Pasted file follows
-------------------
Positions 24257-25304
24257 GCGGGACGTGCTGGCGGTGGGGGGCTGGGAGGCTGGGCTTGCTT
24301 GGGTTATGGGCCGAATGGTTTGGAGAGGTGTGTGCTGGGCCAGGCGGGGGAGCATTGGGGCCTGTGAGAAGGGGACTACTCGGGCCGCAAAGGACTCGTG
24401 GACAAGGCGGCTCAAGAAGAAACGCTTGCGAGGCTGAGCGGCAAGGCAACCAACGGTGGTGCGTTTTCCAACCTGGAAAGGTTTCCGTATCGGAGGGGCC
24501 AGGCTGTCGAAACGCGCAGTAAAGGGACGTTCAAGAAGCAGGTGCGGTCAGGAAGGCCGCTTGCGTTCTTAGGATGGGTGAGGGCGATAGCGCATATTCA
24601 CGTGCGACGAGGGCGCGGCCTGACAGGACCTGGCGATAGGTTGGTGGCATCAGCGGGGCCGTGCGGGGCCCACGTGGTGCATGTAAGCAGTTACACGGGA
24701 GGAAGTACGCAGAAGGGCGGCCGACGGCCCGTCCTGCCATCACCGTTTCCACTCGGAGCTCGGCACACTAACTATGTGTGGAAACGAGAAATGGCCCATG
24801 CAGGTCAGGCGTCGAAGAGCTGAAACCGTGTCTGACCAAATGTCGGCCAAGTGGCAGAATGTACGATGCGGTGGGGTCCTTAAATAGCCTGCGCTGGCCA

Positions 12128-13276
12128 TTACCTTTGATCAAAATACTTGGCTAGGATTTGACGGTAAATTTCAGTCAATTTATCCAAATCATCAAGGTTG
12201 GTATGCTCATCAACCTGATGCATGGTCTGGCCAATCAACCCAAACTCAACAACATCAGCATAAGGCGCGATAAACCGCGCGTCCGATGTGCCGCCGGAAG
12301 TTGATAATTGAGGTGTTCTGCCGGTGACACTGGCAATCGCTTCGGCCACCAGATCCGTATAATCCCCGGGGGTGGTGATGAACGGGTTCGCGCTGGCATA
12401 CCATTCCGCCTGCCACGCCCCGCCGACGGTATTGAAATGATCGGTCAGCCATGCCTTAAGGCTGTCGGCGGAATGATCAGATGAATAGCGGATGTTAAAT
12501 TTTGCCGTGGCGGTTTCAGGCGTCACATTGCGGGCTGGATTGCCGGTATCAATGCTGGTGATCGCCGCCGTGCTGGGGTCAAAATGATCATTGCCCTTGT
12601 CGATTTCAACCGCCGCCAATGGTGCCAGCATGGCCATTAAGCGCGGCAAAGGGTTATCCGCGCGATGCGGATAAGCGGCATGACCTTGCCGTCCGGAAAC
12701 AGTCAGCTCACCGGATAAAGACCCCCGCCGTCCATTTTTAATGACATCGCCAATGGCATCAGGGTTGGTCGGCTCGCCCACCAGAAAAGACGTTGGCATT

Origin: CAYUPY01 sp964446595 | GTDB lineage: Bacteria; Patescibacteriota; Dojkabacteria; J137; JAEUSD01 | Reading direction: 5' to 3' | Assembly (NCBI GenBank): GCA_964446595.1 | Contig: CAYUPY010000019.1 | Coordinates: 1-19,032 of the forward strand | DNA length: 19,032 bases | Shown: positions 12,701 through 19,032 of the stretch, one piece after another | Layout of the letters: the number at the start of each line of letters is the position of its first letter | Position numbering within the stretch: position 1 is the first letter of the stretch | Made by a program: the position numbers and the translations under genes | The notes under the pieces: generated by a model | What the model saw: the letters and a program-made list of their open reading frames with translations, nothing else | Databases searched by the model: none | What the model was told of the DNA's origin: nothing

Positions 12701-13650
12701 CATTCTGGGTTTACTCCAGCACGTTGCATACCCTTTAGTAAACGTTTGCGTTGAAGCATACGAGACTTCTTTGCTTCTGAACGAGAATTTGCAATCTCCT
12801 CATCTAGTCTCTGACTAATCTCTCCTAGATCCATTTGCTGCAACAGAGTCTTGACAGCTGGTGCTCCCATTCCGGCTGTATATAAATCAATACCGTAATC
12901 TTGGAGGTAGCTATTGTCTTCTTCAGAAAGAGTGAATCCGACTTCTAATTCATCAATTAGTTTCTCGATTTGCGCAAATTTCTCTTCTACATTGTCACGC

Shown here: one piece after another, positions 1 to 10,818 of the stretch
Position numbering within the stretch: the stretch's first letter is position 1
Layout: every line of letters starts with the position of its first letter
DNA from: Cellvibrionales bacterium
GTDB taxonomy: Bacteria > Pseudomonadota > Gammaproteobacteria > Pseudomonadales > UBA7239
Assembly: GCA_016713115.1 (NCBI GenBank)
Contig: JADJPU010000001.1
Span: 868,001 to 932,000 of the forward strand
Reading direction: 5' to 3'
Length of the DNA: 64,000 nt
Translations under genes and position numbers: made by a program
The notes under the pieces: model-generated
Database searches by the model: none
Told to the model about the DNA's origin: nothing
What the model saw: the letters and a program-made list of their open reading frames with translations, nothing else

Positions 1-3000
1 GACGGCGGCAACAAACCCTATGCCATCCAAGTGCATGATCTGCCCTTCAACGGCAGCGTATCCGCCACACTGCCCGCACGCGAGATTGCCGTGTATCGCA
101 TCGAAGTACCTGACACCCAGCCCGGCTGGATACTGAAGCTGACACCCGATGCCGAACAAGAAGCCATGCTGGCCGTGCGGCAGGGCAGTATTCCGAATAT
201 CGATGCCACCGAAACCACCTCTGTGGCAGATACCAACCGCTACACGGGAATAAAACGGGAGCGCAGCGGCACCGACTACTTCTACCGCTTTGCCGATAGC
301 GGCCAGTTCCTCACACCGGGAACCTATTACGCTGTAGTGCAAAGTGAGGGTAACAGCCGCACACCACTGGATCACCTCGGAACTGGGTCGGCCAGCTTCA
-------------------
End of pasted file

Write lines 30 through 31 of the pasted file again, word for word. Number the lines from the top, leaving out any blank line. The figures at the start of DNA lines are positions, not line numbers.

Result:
Reading direction: 5' to 3'
Length of the DNA: 64,000 nt